An engineer for Palm Beach County’s Water Utilities Department was suspended without pay for two weeks after he reported that a contractor hadn’t met code. Michael Gleman is suing the county over the suspension, a loss of more than $4,000, after he reported that the contractor hadn’t met code in installing electric devices at the county’s water treatment plant. He filed the lawsuit on Dec. 14, citing the state’s “Public Sector Whistleblower Act.”
According to a report from My Palm Beach Post, Gleman’s suspension notice says he made “false and misleading statements.” Gleman claims that at meeting of the county’s contract review committee, he disclosed that four supervisors had asked him to attend to recommend Cardinal Contractors be paid for $45,000 in supplemental work on a degasifier. That’s a device that removes dissolved carbon dioxide.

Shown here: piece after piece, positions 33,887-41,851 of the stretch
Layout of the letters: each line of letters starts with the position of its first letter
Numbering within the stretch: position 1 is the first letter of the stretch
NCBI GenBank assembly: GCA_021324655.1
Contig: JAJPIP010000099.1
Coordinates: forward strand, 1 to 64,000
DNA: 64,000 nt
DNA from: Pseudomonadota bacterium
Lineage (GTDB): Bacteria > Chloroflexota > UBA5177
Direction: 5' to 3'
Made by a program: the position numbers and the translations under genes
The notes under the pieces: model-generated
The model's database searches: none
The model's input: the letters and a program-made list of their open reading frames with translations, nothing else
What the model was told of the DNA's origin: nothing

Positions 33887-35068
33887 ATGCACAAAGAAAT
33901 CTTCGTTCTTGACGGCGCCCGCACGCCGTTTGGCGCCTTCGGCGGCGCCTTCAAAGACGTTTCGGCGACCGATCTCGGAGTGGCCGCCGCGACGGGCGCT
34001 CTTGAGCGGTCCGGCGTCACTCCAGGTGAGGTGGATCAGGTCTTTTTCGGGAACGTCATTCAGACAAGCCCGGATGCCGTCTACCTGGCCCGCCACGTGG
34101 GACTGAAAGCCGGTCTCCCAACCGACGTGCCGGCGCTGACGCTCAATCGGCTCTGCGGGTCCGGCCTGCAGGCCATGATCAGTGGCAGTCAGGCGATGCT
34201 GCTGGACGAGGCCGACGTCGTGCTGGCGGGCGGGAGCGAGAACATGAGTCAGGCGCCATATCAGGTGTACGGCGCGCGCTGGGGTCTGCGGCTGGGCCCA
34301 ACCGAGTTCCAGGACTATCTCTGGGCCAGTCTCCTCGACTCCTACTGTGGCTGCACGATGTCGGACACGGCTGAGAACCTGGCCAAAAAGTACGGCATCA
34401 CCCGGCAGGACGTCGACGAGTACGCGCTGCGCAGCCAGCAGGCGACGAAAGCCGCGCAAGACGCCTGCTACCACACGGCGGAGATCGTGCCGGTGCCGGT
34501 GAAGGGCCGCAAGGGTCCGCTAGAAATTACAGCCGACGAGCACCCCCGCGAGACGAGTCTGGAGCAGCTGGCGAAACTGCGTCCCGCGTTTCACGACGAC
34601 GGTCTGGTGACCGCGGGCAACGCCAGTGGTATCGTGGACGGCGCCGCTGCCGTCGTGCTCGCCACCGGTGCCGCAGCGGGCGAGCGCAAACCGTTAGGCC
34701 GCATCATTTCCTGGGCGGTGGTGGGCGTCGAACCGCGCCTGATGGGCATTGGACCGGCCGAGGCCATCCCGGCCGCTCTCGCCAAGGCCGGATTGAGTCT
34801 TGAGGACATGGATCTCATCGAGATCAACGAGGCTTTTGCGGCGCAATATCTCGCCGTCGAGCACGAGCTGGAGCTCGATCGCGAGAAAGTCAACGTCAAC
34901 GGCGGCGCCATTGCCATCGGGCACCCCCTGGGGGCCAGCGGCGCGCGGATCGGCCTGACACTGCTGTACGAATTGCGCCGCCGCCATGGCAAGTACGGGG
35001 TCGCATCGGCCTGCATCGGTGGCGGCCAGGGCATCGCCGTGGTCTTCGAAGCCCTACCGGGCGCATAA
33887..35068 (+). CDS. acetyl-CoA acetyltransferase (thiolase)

Gleman, the county’s project manager for the original work, says he told the committee he was urged to do so despite the fact that previous work the firm had done at the county’s Water Treatment Plant 3 didn’t meet national or county code and created a hazardous work condition. Gleman said he was suspended a month after the meeting, My Palm Beach Post reported.
A memo with Gleman’s suspension notice says the original $1.64 million degasifier project “simply expanded” installation of some electric conduits on top of a concrete slab in connection to the membrane filtration at the plant, in operation since 2004. It said the added work raised the conduits so they wouldn’t be a tripping hazard.
“No electrical code or OSHA violation has ever been issued at Water Treatment Plant #3,” the memo said.